- Online sales promotional activity has exceeded the budget by $4000 which was initially only $10000.
- Online sales performance has exceeded by 8% whereas the previous expectation of sales from online was only 15% of total Australian sales.
- Several social media promotions were made during the change initiative. This included free delivery on all orders, half price promotions, buy one get one half price, kids products for half price, $10 rewards for sharing our promotion sales, like our FaceBook page and register to take a free selfie with tennis superstar, etc. However, social media promotions did not perform accordingly as expected and is around 30,000 likes on social media whereas the expectations were up to 60,000 likes on social media in the first quarter.
- Delivery timing accuracy for outsourced delivery by third party Australia Post drivers is 78% which is 2% less than the benchmark. Your team also has 10 delivery vans across the states which only came out as 69% and is 11% less than the benchmark.
- Existing team members have less than 10% errors in their work activities.
- Newly hired team members have around 20% errors in their work activities.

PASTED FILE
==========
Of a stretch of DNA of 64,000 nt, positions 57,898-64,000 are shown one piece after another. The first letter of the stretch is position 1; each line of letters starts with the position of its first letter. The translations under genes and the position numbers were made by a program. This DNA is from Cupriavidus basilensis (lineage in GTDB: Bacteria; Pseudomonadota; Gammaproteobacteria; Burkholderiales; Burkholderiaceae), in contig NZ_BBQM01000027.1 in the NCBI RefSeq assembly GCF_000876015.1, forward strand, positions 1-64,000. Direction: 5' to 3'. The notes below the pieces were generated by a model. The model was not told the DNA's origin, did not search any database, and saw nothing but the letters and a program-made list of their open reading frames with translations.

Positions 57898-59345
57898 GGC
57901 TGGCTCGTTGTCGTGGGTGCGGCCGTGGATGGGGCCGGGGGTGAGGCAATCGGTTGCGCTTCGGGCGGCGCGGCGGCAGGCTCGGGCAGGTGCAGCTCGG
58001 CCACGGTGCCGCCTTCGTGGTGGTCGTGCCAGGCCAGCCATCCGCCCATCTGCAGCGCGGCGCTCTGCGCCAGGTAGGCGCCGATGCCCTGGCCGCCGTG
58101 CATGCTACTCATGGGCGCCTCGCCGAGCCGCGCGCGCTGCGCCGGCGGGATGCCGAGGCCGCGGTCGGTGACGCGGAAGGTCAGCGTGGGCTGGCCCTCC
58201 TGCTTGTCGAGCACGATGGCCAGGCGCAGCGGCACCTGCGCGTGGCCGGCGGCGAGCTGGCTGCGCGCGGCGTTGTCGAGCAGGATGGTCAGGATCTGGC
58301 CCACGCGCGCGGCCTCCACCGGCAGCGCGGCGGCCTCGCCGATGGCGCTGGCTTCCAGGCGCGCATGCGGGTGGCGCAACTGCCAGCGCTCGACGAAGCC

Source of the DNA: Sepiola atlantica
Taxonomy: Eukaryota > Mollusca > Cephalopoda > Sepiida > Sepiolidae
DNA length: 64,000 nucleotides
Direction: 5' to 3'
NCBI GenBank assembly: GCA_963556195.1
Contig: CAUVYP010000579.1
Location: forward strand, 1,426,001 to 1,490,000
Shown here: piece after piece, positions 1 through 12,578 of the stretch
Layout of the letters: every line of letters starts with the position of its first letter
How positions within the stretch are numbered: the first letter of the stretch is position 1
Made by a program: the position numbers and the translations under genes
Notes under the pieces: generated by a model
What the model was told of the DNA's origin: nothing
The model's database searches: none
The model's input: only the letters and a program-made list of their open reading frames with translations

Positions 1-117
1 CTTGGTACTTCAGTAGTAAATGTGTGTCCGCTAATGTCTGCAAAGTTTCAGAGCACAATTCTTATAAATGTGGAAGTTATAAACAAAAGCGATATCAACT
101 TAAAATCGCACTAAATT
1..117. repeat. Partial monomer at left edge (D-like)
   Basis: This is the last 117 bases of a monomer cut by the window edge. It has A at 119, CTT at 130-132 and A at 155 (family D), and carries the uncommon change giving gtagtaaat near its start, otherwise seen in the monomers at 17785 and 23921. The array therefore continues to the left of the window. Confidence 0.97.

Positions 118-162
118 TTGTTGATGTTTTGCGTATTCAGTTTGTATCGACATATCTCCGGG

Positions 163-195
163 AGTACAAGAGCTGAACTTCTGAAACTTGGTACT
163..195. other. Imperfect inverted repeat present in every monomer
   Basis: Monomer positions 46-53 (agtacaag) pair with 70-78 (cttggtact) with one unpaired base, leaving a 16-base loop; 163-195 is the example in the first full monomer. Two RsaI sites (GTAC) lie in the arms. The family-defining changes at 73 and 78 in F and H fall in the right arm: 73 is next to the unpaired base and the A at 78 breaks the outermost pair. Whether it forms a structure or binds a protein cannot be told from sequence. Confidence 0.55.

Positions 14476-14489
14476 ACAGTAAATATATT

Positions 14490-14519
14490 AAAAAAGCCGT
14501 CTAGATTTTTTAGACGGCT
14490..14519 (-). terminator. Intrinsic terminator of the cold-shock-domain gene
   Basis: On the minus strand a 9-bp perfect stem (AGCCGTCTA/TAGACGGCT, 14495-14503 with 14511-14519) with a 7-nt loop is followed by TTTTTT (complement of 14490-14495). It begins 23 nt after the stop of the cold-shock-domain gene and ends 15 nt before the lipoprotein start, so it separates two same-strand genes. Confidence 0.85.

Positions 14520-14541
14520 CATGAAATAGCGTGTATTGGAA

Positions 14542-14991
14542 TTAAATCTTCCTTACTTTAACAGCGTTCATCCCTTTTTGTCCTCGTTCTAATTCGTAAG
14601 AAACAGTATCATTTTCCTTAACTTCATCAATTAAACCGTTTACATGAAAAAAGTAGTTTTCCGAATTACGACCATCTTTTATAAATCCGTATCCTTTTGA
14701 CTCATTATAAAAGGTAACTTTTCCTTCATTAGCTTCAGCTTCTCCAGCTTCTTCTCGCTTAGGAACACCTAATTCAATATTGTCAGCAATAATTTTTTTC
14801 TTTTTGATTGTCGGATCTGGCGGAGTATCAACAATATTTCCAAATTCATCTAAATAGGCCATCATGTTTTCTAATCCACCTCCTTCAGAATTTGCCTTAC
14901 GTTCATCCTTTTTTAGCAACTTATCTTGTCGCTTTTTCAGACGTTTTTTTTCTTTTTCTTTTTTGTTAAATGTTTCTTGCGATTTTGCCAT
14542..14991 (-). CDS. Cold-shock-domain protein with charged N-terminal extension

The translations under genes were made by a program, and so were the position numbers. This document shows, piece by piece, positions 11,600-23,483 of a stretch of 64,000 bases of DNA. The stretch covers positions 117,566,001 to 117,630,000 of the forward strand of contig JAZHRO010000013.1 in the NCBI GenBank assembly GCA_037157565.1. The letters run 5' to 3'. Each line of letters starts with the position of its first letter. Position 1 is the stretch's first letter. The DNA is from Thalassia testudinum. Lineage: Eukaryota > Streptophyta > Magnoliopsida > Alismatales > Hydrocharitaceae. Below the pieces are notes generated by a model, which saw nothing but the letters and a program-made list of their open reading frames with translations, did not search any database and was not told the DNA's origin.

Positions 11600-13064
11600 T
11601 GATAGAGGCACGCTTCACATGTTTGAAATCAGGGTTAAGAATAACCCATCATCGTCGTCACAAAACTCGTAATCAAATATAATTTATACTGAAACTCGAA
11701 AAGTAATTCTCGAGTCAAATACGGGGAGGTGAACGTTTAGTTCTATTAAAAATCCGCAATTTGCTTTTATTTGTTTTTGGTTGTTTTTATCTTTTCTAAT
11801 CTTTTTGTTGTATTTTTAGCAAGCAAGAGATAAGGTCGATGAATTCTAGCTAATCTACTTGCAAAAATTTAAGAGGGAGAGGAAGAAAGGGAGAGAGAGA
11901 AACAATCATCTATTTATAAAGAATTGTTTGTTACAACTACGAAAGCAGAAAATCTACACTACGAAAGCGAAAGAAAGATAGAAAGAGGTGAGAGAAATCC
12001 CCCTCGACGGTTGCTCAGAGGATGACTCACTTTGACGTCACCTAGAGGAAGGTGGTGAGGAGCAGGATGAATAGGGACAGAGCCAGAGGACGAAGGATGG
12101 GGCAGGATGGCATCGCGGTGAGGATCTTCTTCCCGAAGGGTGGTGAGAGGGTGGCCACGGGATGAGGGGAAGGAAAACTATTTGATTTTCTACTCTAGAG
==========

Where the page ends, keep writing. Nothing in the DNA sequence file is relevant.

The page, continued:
- IT and online sales support has been excellent and has exceeded the benchmark of 80% accuracy and timing.
- Warehouse fulfilment team’s performance is 85% in accuracy and timing whereas this benchmark was 95%. This can be a big concern since this affects the products packed and the delivery timing. The warehouse fulfilment team has mentioned you that due to sharing the warehouse and having little control in the warehouse are the primary backlog for them. The warehouse is mainly for receiving, storing, sorting and distribution of all imported products for all stores in Australia.
Based on the scenario mentioned, you are now required to review, evaluate and modify your project plan in order to achieve the change program’s objectives and goals. To do this you are required to complete the quarterly project review and continuous evaluation report (template below) for your director. The report must also include new modifications that you are proposing to better perform in the next quarter. (6 marks)
Project review and continuous evaluation report
|Planned Outputs||Intended Outcomes||Strategic Objective(s)|
(consider at least 3 issues – deadline, budget and quality)
(mention at least 4 lessons learned from the project)
|Key modifications on project plan
(List at least 4 most important actions to modify this project based on your findings from the scenario)
<End of Change Management Project>
Attach the following appendix documents (Appendix 1 and 2).
APPENDIX 1: ATTACH PRESENTATION SLIDES
APPENDIX 2: LIST OF SOURCES AND REFERENCES